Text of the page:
Since its inception a little over three decades ago, the conservative pseudoscience group has been on the wrong side of virtually every imaginable environmental and health issue. It is all in favor of the plastic Bisphenol-A (BPA) and the herbicide atrazine. It has come out against regulations banning trans fats and requiring chain restaurants to post calorie counts on menus.
Waters all but invented the “local, seasonal, organic” mantra at Chez Panisse, her Berkeley, Calif. high temple to politically correct cuisine. She was also a prime mover behind the White House organic garden. The ACSH pooh-pooed that garden, and Elizabeth Whelan, the center’s president, has called organic folks “elite and snobby.”
But in a post on its website early this month, the ACSH applauds Waters’ stance on sewage sludge, praising her for “not caving in to the party line” when an environmental group asked her to come out publicly in opposition to the use of sewage sludge as fertilizer.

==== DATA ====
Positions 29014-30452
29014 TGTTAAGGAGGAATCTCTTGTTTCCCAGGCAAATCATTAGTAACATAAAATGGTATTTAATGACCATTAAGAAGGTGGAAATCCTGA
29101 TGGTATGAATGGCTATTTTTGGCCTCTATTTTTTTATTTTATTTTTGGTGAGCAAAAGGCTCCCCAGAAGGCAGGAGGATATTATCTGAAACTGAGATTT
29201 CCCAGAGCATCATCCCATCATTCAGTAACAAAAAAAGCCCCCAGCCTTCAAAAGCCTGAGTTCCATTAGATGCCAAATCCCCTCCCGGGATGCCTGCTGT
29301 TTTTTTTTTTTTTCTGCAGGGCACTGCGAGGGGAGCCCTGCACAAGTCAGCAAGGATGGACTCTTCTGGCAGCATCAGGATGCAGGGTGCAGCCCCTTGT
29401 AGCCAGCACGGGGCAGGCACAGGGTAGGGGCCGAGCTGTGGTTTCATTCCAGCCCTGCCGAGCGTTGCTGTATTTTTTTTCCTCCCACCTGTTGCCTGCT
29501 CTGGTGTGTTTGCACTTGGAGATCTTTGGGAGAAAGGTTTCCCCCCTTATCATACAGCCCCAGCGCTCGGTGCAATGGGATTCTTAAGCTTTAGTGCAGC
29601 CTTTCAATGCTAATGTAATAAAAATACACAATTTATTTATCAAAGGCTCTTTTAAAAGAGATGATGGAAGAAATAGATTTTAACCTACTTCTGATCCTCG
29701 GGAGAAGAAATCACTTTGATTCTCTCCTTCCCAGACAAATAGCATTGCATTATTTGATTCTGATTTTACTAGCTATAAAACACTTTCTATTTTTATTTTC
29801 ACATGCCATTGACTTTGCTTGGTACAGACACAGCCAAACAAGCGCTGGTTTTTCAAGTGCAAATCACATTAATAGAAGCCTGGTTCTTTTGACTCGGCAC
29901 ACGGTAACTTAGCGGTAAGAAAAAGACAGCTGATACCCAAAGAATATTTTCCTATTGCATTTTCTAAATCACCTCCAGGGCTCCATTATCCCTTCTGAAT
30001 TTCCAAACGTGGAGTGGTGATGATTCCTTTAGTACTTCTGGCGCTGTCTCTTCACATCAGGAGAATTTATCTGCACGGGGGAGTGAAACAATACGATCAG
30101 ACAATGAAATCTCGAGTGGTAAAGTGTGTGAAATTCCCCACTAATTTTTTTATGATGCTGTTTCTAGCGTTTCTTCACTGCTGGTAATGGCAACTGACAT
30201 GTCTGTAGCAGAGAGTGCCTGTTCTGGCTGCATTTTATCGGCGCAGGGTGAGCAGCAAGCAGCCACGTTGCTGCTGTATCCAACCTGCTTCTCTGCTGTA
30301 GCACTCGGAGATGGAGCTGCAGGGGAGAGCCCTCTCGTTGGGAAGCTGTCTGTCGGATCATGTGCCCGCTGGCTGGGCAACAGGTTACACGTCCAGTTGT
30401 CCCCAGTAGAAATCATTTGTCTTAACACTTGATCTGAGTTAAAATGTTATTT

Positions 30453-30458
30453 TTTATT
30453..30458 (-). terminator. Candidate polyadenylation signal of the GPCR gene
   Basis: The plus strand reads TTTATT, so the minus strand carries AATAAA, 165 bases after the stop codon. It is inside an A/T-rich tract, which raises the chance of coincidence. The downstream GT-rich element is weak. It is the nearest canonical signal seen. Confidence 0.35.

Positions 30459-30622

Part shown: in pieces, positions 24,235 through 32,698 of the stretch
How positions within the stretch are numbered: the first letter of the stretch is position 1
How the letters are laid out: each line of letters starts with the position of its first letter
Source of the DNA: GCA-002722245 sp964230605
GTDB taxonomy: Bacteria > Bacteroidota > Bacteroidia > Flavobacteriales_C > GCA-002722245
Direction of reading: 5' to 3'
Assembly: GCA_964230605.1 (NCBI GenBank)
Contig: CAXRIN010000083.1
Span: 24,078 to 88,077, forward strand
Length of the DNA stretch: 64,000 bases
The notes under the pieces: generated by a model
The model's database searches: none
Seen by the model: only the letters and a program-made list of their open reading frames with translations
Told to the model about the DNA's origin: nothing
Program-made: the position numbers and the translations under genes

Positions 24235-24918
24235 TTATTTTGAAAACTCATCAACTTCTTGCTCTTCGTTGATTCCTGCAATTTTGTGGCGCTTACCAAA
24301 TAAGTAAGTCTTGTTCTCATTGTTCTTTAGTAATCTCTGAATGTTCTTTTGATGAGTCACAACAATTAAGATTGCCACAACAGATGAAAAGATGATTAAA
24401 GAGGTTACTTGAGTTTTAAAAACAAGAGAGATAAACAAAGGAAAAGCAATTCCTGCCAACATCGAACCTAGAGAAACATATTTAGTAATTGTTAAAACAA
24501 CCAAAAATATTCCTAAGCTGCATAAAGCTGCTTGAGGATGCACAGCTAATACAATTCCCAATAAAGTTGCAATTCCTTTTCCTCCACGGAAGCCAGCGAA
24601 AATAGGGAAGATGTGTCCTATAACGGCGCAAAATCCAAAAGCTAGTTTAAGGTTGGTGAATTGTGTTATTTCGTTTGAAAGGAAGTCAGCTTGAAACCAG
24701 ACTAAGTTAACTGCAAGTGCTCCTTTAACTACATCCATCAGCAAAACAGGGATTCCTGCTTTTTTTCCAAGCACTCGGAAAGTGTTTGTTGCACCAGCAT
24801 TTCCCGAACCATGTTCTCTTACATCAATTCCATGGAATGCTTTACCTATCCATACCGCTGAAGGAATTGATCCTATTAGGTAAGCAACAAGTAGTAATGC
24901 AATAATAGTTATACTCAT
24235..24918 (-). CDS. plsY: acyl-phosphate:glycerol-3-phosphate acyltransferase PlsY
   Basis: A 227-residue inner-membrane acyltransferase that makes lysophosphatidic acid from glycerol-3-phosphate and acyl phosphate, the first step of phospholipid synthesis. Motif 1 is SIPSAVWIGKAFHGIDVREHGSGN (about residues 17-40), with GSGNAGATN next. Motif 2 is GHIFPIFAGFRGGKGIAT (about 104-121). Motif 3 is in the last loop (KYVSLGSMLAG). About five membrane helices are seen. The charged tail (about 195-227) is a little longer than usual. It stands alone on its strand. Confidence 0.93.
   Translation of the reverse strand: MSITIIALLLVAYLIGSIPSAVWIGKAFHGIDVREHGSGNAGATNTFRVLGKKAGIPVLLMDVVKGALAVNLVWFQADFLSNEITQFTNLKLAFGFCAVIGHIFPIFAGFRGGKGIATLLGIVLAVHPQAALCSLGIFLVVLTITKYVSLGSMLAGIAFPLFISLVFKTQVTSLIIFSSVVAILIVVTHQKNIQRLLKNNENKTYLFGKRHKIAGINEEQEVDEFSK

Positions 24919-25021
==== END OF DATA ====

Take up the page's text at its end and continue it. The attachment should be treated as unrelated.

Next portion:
For the last several months the Bay Area has been embroiled in a true sludgefest. On one side are environmental and consumer groups such as the Center for Food Safety (CFS) and the Organic Consumers Association (OCA). They have been pushing hard for the San Francisco Public Utilities Commission (SFPUC) to end its three-year-old program of giving away composted sewage sludge for citizens to spread on their yards and gardens. Sludge, say the groups, contains toxic chemicals and hazardous chemicals. It’s a position supported by the Environmental Protection Agency, which has found that sludge can contain heavy metals, pharmaceuticals, PCBs, flame retardants, and endocrine disruptors.